WB: Did you also study non-Spanish composers with her?

LPF: No,I did that with Bashkirov and Galina Egyazarova and my other teachers. There is a lot of Spanish repertoire though, so there was a lot of work to be done..

WB: What was the most important lesson Larrocha taught you?

LPF: Many, probably the most symbolic one was during one of the last lessons I received at her home. She first asked me about a concert in which I had played the Goyescas. Then I played “El amor y la muerte” for her and I still remember so vividly that I looked over the piano and she was sitting in the salon, very quiet and very attentive to what I was doing.  I thought: “Wow, this is very special”. Other than that, she was very practical and would ask a lot of questions after I had given concerts, e.g “How was the memory in ....? “ or “Was ,,, poetic?’”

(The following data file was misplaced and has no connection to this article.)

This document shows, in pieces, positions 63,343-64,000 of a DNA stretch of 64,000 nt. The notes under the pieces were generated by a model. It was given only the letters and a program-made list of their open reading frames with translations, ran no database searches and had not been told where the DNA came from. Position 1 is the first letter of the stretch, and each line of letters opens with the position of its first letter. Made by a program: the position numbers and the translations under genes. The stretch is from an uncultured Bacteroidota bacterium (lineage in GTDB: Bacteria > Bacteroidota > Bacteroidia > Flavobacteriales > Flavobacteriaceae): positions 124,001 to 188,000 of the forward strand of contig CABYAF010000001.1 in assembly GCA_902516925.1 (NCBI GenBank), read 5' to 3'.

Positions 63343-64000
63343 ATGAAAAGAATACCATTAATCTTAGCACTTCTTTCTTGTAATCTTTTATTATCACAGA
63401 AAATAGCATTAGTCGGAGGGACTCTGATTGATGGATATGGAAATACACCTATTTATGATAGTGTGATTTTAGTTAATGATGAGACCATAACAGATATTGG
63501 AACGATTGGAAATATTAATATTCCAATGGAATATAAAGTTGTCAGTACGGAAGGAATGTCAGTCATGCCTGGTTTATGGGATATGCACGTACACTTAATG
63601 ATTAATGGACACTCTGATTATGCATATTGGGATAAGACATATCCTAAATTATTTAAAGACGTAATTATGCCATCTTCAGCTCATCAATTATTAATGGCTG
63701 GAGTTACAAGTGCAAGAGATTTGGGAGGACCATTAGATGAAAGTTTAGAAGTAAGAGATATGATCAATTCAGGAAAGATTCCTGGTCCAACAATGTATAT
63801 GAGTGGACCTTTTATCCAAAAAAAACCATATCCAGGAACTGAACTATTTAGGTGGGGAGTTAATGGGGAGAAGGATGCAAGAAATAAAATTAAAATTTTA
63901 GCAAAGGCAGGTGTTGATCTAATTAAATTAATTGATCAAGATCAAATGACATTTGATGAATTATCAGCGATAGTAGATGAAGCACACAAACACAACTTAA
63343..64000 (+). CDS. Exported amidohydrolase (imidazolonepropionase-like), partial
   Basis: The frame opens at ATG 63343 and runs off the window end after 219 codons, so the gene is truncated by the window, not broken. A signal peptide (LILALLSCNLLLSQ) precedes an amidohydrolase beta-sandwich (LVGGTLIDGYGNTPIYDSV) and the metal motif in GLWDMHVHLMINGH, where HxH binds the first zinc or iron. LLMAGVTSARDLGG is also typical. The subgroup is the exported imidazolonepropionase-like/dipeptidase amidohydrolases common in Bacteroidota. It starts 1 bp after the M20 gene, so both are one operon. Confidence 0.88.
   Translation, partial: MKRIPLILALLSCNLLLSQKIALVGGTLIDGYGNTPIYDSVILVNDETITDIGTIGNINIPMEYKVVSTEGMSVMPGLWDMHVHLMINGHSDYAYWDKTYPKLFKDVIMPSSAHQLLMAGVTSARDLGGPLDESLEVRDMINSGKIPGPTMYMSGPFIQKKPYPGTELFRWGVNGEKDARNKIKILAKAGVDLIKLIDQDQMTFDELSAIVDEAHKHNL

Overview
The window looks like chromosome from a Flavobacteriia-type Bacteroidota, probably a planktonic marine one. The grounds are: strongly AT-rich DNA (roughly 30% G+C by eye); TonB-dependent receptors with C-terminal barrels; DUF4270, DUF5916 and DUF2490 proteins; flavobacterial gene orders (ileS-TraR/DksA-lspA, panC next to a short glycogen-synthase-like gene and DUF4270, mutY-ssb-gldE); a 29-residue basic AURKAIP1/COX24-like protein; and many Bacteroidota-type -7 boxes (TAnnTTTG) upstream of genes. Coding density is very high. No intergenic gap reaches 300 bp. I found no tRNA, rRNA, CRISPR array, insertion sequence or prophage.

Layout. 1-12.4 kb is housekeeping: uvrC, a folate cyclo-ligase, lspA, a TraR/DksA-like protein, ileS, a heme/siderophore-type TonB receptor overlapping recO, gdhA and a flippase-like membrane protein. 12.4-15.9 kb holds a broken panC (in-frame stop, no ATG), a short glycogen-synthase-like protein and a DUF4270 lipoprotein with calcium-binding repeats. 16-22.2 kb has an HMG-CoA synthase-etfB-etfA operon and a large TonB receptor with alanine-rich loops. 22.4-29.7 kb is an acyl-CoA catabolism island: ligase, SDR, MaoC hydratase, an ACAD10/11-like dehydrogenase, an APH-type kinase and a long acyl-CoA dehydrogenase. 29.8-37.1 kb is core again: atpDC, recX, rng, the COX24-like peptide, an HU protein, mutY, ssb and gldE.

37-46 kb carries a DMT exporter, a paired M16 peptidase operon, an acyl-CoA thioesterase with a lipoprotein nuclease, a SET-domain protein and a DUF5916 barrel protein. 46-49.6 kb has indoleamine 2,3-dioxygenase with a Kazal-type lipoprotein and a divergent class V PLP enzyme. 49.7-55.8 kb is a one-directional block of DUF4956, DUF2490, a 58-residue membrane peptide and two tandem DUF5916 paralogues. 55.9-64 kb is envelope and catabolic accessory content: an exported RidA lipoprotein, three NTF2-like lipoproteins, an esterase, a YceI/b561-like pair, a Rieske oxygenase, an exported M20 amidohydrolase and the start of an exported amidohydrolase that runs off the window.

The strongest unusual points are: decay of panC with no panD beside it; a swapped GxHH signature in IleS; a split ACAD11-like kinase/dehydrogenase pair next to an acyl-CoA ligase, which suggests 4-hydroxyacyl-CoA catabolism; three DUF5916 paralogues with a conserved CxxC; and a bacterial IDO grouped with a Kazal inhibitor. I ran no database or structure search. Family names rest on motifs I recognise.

WB: Did she teach a lot?

LPF: Yes, somehow she felt obliged to perpetuate the work of Granados and Marshall at the Marshall Academy in Barcelona and worldwide in masterclasses. She was endlessly patient, even with mediocre students. 

WB: What about Dmitri Bashkirov?

LPF: That is another question altogether! He is a fish swimming in the musical world. He is a pianist, a teacher, a critic, a cultivated musicologist at the same time. He is the last teacher of a big tradition and one of the best piano teachers alive.

WB: I am often struck by the subtlety of your playing, did you learn that from Bashkirov?